A Writer’s Notebook: Texas and a chapbook introduction

I just spent all morning working on a chapbook I can’t submit because I misread the guidelines — the press was asking for more than half the stories be unpublished. My chapbook contains mostly published stories.

I’m a victim of my own success, I guess?

Anyway, I was just beginning to revise the introduction for that chapbook (the reasons for which below) when I found out it was all for nought. So I figured I’d go ahead and paste that intro here as my Notebook entry today.

I don’t write many stories about where I live. When I lived in Wisconsin, I rarely set anything up there in the snow, among the dairy cows and cold beer. When I lived in the Middle East, I wrote an essay about Gulf Arab poetry and I set a very short story in Istanbul, but that was it. Now I live in Oregon, and though I’m working on a novel set here, it’s an apocalyptic book that will bear no real resemblance to this lush, cool, wonderful landscape of mossy forests and fir-treed mountains outlined in cold blue rivers.

The stories I write are mostly about where I’m from: Texas.

It feels strange to write that I’m from Texas because, strictly speaking, I’m not. I was born in Oklahoma and spent my formative toddler years up here in Oregon, and I’ve always felt at odds with the state where I grew up. But my family is mostly from Texas and mostly lives there still, and I spent almost my entire childhood and young adulthood there. I completed my entire education in Texas schools, K through 12, bachelors through PhD. I was married in Poetry, Texas. (That’s a real town.) Many of my best friends are from Texas or live there now. And most of my stories are set there, too.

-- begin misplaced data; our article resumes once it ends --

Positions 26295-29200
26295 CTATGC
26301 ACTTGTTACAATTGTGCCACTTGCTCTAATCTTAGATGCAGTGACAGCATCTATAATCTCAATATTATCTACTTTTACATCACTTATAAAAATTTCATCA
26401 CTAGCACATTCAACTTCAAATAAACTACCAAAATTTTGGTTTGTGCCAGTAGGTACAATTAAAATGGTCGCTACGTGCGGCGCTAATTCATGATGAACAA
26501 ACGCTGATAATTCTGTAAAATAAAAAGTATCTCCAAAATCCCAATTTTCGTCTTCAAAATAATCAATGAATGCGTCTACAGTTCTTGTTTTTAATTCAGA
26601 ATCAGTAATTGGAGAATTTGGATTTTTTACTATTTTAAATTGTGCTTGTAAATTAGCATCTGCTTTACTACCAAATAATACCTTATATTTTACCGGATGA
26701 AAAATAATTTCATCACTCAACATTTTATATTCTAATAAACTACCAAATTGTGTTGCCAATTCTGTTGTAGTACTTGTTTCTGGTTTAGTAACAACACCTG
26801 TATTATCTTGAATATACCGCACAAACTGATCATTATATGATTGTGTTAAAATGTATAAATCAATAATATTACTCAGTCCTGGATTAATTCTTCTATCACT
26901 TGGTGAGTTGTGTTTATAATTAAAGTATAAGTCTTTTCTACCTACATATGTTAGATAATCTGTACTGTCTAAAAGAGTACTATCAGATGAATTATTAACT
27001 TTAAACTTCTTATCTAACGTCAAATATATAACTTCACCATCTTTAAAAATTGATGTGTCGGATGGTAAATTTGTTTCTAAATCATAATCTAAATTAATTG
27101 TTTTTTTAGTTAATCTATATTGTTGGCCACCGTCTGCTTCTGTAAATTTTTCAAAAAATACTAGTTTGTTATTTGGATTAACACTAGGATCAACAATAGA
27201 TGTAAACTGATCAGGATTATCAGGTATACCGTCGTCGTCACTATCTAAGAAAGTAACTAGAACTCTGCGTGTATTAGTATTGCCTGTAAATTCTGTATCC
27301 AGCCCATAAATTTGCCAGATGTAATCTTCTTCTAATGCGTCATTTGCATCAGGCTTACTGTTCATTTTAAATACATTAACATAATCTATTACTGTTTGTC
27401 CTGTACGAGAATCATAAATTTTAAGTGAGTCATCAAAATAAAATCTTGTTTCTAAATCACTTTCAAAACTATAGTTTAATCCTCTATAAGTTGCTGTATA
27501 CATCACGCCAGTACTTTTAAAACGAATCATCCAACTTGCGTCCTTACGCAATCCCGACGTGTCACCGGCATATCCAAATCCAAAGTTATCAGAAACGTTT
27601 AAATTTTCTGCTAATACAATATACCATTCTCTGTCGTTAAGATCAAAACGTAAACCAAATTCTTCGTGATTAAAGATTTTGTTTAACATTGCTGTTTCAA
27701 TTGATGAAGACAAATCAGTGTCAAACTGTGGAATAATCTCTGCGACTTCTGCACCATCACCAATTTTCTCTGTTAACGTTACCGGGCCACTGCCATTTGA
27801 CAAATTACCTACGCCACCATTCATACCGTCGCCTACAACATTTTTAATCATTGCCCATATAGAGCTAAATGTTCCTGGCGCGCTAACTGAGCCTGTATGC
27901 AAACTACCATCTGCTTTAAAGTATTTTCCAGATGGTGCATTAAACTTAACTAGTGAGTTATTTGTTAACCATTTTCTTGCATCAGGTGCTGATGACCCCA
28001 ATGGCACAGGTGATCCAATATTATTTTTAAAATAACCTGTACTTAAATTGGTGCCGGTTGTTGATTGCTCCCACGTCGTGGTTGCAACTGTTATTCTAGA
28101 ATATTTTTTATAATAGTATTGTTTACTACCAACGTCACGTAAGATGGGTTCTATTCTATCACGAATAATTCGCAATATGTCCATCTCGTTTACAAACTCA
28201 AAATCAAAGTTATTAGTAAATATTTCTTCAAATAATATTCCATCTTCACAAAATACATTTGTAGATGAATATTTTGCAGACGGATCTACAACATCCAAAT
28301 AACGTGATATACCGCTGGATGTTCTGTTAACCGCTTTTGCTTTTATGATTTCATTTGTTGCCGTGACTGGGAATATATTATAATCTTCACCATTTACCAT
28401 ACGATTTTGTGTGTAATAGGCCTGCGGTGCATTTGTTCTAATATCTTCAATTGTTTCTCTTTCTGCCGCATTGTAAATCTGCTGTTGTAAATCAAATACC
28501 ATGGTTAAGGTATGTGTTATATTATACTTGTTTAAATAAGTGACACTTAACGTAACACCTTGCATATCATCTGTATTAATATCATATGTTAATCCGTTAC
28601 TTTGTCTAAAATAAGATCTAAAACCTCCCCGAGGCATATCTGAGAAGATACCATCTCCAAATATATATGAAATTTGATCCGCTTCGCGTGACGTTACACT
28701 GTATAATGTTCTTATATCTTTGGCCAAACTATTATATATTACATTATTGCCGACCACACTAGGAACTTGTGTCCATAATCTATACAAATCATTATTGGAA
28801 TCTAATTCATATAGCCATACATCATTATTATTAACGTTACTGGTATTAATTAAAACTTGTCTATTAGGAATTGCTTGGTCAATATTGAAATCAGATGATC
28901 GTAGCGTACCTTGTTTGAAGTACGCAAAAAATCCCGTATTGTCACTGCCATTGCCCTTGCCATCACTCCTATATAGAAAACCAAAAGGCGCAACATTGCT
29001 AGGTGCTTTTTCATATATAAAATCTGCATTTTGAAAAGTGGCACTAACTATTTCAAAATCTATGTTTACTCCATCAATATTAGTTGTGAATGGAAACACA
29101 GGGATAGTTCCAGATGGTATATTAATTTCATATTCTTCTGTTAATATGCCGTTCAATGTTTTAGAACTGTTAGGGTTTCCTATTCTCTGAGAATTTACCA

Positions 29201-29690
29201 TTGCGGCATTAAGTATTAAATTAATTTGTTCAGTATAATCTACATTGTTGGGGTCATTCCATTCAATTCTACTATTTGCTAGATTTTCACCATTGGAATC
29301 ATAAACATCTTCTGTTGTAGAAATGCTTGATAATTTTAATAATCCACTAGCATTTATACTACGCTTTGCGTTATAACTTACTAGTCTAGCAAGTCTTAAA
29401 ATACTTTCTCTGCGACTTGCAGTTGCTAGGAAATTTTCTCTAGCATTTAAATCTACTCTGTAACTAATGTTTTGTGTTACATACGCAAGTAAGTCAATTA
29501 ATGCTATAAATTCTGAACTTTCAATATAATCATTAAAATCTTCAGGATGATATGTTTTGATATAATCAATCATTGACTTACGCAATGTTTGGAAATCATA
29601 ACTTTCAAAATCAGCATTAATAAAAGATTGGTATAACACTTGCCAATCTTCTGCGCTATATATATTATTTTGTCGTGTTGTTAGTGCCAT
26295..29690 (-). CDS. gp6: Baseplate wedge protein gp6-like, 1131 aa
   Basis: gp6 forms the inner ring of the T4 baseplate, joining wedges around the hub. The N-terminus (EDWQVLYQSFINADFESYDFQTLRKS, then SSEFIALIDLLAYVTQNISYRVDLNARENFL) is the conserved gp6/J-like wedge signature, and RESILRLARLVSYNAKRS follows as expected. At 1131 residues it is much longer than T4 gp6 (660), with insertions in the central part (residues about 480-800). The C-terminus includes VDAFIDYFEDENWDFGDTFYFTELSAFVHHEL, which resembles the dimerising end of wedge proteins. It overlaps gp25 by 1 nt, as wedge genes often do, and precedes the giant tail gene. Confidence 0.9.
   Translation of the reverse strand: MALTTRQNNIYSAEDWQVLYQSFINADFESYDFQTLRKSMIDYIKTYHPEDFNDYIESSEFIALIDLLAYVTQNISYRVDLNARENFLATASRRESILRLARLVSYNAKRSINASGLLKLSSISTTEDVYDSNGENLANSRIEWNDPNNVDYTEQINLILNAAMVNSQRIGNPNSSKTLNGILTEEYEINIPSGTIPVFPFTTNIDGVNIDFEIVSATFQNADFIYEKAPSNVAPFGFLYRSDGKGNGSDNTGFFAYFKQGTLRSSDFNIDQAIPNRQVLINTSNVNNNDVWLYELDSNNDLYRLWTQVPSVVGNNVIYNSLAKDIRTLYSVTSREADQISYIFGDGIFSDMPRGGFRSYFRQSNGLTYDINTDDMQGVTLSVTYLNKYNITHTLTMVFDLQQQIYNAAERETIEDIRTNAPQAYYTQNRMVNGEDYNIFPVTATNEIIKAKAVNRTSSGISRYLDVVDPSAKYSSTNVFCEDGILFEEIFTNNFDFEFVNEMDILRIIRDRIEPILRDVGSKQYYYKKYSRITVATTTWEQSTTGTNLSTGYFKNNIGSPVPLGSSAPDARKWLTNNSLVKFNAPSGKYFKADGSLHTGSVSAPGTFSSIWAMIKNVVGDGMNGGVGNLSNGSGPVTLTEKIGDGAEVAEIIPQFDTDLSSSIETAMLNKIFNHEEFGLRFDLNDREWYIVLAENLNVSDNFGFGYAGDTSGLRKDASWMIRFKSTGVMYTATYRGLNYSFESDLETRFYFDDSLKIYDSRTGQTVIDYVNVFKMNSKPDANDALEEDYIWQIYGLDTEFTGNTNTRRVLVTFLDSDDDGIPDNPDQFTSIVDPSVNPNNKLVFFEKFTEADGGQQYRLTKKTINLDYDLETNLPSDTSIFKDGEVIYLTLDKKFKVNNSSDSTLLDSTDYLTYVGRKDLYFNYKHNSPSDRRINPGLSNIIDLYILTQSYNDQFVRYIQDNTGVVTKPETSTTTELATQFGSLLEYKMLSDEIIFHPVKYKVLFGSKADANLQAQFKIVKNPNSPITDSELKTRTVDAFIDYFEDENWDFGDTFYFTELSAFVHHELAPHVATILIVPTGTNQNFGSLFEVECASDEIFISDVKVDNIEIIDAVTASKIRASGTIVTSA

Texas is rich for stories.

There’s the romance of the place, of course — all those Westerns, all those cowboys — but anyone who’s ever driven through the state knows that this is only a part of Texas. We’re talking about a state so huge you could drive all day and never leave the borders. El Paso is closer to Los Angeles than it is to Beaumont; Amarillo is closer to Des Moines than it is to Brownsville. The state of Texas is larger than the nation of France.